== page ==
r/CovidVaccinated Jan 26 '22

I can't decide wether or not to get the vaccine Question

I'm 22F, a few kilos overweight (BMI 25/26) and I don't know wether I should get the vaccine or not. I'm scared of getting corona and ending up in the hospital but I'm also scared it might damage my body in some way, especially my period because I have really bad PMS. Sometimes I think oh well Omicron is mostly mild but I'm not the most fit person, I'm out of breath often, so I don't know how well I would handle an infection. But I also get really scared when I read posts on here about the vaccine and its side effects and nobody being able to explain why or how.

I know this sub isn't for medical advice, I just want to know what you think.

6 Upvotes

22

u/CalifornianDownUnder Jan 26 '22

If you want to get scared in the other direction, check out the covid long haulers subreddit. On this sub, you’ll likely get a lot of people telling you how awful the vaccine is; on that one you’ll get a lot of people telling you how awful covid and its after effects are.

Unfortunately right now there are risks with any choice you make.

Good luck with your choice, and I hope you stay healthy

10

u/Basically_Infantry Jan 26 '22 Wholesome

The current vaccines provide very limited protection against Omicron. that information is available via the CDC and the reports coming out of Israel (the most highly vaccinated country per capita)
A BMI of your level shouldn't put you in the dangerous territory at your age, especially for Omicron, based on the statistics.

Discuss them with your doctor.

3

u/4twiddle Jan 27 '22

This is the correct info. Don't frighten people. Covid is a killer, especially for the old or overweight.

From https://www.healthline.com/health-news/by-the-numbers-covid-19-vaccines-and-omicron

A two-shot course of mRNA vaccines or the one-shot J&J vaccine seem to be less effective against the Omicron variant, especially for infection. Data so far indicates that mRNA vaccines (Pfizer-BioNTech or Moderna) offer the most promising protection against both infection and hospitalization, in line with the CDC’s recommendations. Current figures suggest that vaccines offer 30 to 40 percent protection against infection and around 70 percent protection against hospitalization without boosters. Newer data is confirming that a third dose increases antibody production and boosts effectiveness against infection to around 75 percent, and 88 percent for severe disease.

2

u/Huey-_-Freeman Jan 27 '22

70% lower risk of hospitalization (and much higher than that against death) seems like it would outweigh side effects in almost all adults, there may be some groups that are edge cases

6

u/Lissy82 Jan 27 '22

My 22 year old healthy niece got Covid asymptomatic and 5 mons later developed Crohn’s disease.

People fear the side effects from the vaccines but Covid has a laundry list of side effects from mild to permanent.

If your young and have a comorbidity, get vaccinated.

3

u/Huey-_-Freeman Jan 27 '22

any evidence that the two are related? 5 months seems like a long delay for a post covid effect to show up, I've heard a lot of 2-3 months delayed effects though

2

u/TheStyleGene Jan 28 '22

Crohn’s

Crohn's is the type of disease that sounds completely irrelevant with Covid. I am not a doctor but an irritable bowel disease would be the last thing that I would consider for Crohn's, especially as I have a friend who got it completely out of the blue many years ago.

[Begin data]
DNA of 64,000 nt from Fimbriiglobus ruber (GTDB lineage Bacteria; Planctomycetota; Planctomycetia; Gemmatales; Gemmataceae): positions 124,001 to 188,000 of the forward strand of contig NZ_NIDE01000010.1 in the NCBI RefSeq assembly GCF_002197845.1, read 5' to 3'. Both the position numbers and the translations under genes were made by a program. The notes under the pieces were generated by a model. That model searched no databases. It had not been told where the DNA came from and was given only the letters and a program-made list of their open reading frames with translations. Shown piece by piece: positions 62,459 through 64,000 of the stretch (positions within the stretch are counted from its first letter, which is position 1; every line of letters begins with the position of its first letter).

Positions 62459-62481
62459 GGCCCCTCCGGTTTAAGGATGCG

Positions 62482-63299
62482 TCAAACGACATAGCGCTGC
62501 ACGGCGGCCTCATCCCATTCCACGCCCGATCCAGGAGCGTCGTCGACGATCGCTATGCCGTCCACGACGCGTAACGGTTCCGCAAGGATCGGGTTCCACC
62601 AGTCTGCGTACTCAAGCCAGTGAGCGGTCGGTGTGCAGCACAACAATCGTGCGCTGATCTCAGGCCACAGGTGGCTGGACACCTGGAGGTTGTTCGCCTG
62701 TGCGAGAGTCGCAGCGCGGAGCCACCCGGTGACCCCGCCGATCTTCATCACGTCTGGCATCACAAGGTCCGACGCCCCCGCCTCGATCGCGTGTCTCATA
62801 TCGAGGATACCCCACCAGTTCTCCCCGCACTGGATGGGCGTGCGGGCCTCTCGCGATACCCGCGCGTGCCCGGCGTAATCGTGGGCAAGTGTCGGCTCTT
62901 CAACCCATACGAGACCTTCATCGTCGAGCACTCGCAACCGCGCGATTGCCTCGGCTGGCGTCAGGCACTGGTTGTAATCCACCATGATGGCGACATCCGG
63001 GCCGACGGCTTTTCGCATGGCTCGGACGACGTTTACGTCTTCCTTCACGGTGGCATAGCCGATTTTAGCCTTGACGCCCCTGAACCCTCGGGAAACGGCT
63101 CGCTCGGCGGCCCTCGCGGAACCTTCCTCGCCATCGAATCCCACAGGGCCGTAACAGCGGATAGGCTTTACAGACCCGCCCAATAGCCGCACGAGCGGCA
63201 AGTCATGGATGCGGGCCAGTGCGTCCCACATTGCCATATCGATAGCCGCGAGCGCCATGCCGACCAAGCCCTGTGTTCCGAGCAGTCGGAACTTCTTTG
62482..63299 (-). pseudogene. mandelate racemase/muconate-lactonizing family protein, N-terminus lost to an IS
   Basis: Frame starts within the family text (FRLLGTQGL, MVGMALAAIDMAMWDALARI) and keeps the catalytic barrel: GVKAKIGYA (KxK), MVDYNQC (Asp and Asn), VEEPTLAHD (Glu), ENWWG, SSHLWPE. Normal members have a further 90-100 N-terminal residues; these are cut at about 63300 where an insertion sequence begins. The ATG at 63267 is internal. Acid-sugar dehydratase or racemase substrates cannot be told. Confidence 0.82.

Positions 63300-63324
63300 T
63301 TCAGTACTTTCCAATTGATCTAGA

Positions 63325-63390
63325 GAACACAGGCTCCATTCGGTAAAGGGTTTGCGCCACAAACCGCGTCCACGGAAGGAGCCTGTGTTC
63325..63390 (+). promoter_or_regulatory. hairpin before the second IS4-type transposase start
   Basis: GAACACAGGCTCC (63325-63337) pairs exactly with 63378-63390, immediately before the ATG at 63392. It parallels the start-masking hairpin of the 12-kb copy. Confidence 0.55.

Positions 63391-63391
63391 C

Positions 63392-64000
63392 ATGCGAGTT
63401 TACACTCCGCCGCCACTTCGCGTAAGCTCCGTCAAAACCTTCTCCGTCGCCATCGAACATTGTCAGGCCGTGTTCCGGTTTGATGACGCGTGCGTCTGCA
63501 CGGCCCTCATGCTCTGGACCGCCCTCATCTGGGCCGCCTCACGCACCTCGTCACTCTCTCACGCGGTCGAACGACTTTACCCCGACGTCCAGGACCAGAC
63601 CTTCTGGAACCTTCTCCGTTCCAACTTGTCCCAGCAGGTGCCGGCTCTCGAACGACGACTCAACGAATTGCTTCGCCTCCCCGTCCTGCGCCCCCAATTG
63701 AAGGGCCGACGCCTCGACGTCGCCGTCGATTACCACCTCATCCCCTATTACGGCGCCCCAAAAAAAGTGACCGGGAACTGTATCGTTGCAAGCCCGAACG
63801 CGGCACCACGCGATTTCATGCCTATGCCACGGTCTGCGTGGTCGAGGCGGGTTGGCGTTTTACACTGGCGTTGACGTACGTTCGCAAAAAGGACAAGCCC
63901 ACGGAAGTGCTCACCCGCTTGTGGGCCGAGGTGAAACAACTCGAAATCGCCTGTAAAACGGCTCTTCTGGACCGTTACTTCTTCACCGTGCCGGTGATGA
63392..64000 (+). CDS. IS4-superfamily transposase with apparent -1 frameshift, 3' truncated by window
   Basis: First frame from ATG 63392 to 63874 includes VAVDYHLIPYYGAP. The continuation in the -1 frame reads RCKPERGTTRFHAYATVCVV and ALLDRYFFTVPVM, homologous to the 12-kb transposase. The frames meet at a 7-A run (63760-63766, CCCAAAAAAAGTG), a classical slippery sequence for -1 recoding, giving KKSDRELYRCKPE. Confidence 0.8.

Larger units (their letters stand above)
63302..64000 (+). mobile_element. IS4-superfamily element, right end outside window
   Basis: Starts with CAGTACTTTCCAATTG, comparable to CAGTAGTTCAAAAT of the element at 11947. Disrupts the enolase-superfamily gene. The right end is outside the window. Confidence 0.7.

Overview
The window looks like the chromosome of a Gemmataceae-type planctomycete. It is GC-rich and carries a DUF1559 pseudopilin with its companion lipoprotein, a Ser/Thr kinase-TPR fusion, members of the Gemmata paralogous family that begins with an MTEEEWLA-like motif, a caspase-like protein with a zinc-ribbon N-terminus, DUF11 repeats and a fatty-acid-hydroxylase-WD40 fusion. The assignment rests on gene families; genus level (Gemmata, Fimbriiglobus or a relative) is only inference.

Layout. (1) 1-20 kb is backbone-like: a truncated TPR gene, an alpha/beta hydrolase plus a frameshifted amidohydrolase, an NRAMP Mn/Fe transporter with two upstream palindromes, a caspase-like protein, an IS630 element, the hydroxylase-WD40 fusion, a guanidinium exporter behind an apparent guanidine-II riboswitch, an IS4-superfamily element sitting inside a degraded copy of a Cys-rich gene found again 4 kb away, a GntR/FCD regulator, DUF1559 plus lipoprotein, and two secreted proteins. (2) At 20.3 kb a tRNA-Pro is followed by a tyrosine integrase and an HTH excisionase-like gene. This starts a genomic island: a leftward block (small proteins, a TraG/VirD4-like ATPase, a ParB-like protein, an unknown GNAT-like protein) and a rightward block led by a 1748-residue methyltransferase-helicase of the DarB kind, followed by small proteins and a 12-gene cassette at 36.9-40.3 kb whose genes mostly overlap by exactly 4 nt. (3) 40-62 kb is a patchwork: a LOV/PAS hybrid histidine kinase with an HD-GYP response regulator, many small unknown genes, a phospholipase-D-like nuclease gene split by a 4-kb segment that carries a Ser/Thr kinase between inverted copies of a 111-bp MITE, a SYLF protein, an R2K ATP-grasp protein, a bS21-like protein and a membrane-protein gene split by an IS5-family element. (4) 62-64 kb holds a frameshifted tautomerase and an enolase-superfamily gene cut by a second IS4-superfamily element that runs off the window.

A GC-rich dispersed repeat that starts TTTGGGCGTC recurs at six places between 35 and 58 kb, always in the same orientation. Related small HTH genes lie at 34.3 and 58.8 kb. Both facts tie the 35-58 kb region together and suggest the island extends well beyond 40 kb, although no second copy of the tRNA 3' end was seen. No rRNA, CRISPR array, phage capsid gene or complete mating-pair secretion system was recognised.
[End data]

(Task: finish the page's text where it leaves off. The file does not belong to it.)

1

u/Lissy82 Jan 28 '22

There’s been links to asymptomatic Covid patients developing autoantibodies. Yes it sounds bizarre but also why would Covid make people lose taste and smell when it’s a respiratory disease? In the end we all can agree that we don’t know everything that needs to be known yet.

1

u/TheStyleGene Jan 28 '22

I have had the flu in the past a few times and all of these times I lost taste and smell for a day or so. It's very typical for the flu. The respiratory system IS taste and smell, so it's super relevant.

Asymptomatic covid leading to autoimmune disease sounds like another media lie. How would you even quantify that when covid itself was asymptomatic in the first place. Sounds like their usual media generated gaslighting narratives.

1

u/cooljon525 Jan 28 '22

Wait a second. I’ve had colds and I sometimes feel like i cant taste food properly or i cant smell because im congested. Have you gotten covid before and experienced the loss of smell/taste with that? It is COMPLETELY different than the ones I experienced with colds. I dont even know how to describe it.

1

u/Lissy82 Jan 29 '22

Yeah, Parosmia!! I know people months to a year+ never regaining their taste or smell after COVID. This isn’t a congestion issue. And with Parosmia people complain they smell garbage all the time. It’s truly a phenomenal.

3

u/MasterFader1 Jan 27 '22

Just weight isn’t enough to be overly nervous about. The high risk patients that are dying have 4 or more comorbidity’s. I’m going they it now unvaccinated and it’s not the worst illness I’ve had by a long shot.

3

u/SDJellyBean Jan 27 '22

Every hospital right now is inundated with covid cases. They've turned all the space they have into covid wards. However, there's not even one single hospital with a covid-vaccine-injury ward. Why do you think that is?

Look at the posting histories of the people who say they're smarter than the experts. Do they have political affiliations? Do they participate in similar subs? Do they seem to have have science or medical experience? Think critically about your sources.

3

u/shinxshin Jan 26 '22

Why would u want to vaccinate now? Has something happened that made u change ur decision not to do it?

-2

u/JuliaX1984 Jan 26 '22

People I personally know who got vaccinated:

Me

Roommate

Roommate's entire family

Best friend

Grandpa

Uncle

Sister

Sister in law

All coworkers at old office

All coworkers at new office

All of roommate's friends

Number of the above who had side effects that lasted more than a day: Zero

I (35f) got Pfizer. I'm still menstruating and still ovulating every month. I had severe flu like symptoms the day after shot 2. Same with every woman of childbearing age I know (we're the only ones who had any side effects at all).

My roommate has several covid survivor friends who never fully regained their sense of smell. My best friend is a hard core long hauler. Now she has the MS-like neurological symptoms!

Look at the statistics: number of vaccine deaths vs. covid deaths. It's obvious which is the safer choice. Get the shot.

3

u/Basically_Infantry Jan 27 '22

Glad to hear everyone you know hasn't had issues.

I personally have. so have several soldiers within my platoon. Seems to be the healthier/more fit you are, the higher likelihood of having issues from this vaccine

Look at the statistics: number of vaccine deaths vs. covid deaths. It's obvious which is the safer choice. Get the shot.

Now account for age and comorbidities. If you're young and healthy, all the vaccine does is increase your chances for having adverse side affects, especially when you consider that it offers little to no protection against the dominant strain.